Changes to Personnel Records Law Require Immediate Action

In the Press · August 26, 2010

The
Massachusetts Personnel Records Act was amended earlier this month in two
significant ways. First, and most importantly, there is now an affirmative
obligation on employers to notify employees within ten days of placing negative
information in their personnel records. Second, employers may now limit
employee access to personnel records to two times per year, although any review
triggered by the placing of negative information in an employee’s personnel
file does not count toward this limit.

Under
Massachusetts
law, personnel records include any documents, whether or not they are
maintained in an official personnel file, that may affect an employee’s
eligibility for employment, promotion, transfer, additional compensation, or
discipline. Accordingly, internal communications regarding performance issues
or potential discipline could fall within this definition. To minimize
potential liability, employers need to make sure that their supervisors understand
that employee-related records, even if maintained solely by the supervisor,
could be considered part of an employee’s personnel records and subject to the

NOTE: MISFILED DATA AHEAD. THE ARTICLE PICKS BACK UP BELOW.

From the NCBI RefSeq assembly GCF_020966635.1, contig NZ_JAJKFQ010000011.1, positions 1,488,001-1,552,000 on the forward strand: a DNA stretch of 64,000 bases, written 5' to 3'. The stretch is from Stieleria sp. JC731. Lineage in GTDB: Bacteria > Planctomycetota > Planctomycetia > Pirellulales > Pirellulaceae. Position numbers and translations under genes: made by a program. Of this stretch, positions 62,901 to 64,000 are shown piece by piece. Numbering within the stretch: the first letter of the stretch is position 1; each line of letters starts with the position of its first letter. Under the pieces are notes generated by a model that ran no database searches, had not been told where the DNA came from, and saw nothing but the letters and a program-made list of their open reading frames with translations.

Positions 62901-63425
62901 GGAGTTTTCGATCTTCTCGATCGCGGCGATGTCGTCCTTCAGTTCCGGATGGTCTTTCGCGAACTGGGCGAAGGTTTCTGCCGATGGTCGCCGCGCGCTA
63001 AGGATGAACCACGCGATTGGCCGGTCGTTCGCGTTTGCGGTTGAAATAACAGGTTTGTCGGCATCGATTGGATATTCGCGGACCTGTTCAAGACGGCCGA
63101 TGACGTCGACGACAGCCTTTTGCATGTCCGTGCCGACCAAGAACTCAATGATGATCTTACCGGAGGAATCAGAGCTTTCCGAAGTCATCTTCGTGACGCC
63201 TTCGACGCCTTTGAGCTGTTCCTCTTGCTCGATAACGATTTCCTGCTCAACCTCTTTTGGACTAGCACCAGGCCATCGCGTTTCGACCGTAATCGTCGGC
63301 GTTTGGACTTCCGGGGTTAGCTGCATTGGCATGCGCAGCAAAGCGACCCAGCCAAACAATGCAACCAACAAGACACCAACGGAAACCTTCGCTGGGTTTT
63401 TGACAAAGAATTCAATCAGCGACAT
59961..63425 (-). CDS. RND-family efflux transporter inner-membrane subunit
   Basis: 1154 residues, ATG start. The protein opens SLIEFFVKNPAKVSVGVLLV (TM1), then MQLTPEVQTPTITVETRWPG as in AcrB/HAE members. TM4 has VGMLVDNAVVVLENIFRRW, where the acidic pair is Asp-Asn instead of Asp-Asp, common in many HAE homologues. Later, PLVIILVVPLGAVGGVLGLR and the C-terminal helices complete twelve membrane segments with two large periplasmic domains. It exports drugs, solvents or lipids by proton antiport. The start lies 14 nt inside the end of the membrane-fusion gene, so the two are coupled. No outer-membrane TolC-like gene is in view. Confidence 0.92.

disclosure requirement.

Employer
Action Items

  • Human resources personnel need to comply with
    the notice requirement immediately.
  • To reduce the administrative burden, employers
    should consider amending their performance evaluation forms and
    disciplinary notices to add statements indicating that the employee has
    been informed that the document will be placed in the employee’s personnel
    records.
  • Written records of so-called "verbal"
    warnings and notes to the file documenting communications with employees
    regarding discipline or performance may also trigger the notice
    requirements. Accordingly, employers need to review their procedures and
    make sure that all such documents are shared with employees and not simply
    placed in the employees’ files.
  • Supervisors should be trained to understand the
    need to exercise care when putting negative information about an employee
    in writing, and that even email communications could trigger the
    disclosure requirement. Also, supervisors should be trained to forward to
    human resources any documents that could fall within the statutory
    definition.

For more information about the these changes, or for any
employment law issue, please contact Laurie
F. Rubin
, the author of this Alert, at 617 456 8020 or lrubin@princelobel.com.